The week ending November 11th, 2011 saw mixed results for equity markets around the globe. Continued economic concerns emanating from Europe weighed down markets in the face of some improving economic data. The S&P/TSX, S&P500, DAX and Nikkei, finished the week -1.1%, 0.8%, 0.7% and -2.5% respectively.
In Canada, Finance Minister Jim Flaherty released a fall economic outlook as the world anxiously watched developments on European debt problems. It was noted that escalation in European credit woes could lead to slower growth domestically. With this in mind, the target budget balancing deadline was extended to 2015-2016 in order to account for a decline in government revenues and the potential for future stimulus requirements. On a positive note, Canada recorded its first merchandise trade surplus since January 2011, with a surge in energy exports accounting for a majority of the gains.
In the U.S., equity markets managed to finish the week in positive territory with stronger than expected economic data. The U.S. Labour Department reported that jobless claim applications at 390,000, which were 10,000 less than expected. Furthermore, the U.S. trade deficit fell by 4%, from $44.9 billion to $43.1 billion, which highlighted an improvement in the trade balance. On a side note, it is interesting that on a year to date basis, the S&P500 has outperformed the S&P/TSX by approximately 11%. This can be attributed to, among other things, strong corporate earnings in the U.S. and Canada’s exposure to global commodity demand.
Internationally, Europe was once again the center of attention, however, the spotlight shifted from Greece to Italy. Markets around the world dropped heavily on news that Italy’s majority government headed by Silvio Berlusconi broke down. Subsequently, Italian 10 year bond yields spiked to a Euro area high of 7.45% before retreating later in the week on news of Berlusconi’s resignation. Initial reports suggested that Mario Monti, an economist and a previous EU competition Commissioner, would be named Prime Minister. In other news, the European Central Bank (ECB) cut growth forecasts for its member economies for 2011 and 2012. It expects growth of 1.5% in 2011, revised down from 1.6% and growth of 0.5% in 2012, down from 1.8%.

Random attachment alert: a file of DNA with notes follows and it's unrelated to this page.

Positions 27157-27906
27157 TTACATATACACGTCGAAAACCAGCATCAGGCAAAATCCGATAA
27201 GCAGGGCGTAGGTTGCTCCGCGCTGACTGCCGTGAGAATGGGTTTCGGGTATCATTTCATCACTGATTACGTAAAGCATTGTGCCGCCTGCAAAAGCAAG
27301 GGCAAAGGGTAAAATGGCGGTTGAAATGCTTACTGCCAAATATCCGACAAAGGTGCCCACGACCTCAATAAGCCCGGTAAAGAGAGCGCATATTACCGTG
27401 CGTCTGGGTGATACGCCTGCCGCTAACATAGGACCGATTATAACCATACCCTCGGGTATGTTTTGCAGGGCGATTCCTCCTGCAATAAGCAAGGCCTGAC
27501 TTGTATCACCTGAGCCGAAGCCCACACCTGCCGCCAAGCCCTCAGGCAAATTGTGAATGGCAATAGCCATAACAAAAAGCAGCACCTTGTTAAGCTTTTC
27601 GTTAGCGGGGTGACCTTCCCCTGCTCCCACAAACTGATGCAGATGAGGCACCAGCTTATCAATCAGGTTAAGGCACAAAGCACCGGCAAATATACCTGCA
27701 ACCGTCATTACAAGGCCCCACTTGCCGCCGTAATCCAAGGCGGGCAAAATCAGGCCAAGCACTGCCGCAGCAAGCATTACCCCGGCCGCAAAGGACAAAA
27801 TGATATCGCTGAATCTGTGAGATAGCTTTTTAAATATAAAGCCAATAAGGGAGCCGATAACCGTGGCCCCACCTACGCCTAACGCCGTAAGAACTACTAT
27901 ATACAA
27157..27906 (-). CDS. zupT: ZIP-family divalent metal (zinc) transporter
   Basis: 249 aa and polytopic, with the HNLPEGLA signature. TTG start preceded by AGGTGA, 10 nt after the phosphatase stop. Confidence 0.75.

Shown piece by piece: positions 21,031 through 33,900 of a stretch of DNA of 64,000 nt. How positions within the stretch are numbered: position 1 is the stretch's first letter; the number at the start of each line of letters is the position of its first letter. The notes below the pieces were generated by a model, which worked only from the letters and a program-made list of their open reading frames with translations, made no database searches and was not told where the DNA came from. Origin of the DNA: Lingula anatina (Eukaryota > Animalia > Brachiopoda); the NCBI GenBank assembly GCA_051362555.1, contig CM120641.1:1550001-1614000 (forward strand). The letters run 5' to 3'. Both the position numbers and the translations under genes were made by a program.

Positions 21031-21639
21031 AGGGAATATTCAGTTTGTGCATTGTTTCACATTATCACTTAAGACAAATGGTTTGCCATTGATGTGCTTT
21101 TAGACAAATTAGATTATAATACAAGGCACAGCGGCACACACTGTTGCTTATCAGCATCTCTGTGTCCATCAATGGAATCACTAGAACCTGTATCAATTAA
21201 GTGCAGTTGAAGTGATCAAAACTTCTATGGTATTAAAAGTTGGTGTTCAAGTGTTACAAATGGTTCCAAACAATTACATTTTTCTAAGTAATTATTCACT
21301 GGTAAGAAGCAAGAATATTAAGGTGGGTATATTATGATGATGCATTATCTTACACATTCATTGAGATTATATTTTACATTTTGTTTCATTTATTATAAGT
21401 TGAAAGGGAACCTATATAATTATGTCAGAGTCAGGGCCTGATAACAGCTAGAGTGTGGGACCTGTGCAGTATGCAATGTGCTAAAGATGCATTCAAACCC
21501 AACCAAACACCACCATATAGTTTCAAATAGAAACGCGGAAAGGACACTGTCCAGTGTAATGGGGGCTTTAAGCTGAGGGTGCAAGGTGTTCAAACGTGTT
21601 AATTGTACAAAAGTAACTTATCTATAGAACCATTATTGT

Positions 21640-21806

China reported annual inflation of 5.5% in October, which was above the government target of 4%. However, relative to last month, the consumer price index (CPI) had dropped the most in two years, falling 0.6%. Moreover, with inflation moderating and global growth sputtering, China may have some room to stimulate targeted portions of its economy with loosening of fiscal and monetary policy.
The week ahead will see the release of manufacturing sales and CPI data in Canada, as well as CPI, industrial production, housing starts and retail sales in the U.S.
This commentary is published as an information service for clients. This commentary is not intended to provide, and should not be construed as providing, individual financial, tax or investment advice. The information contained herein is drawn from sources believed to be reliable, but the accuracy or completeness of the information is not guaranteed. Opinions expressed herein by the author and third parties may not necessarily reflect those of Craig & Taylor Associates and Insurance Agency Ltd.
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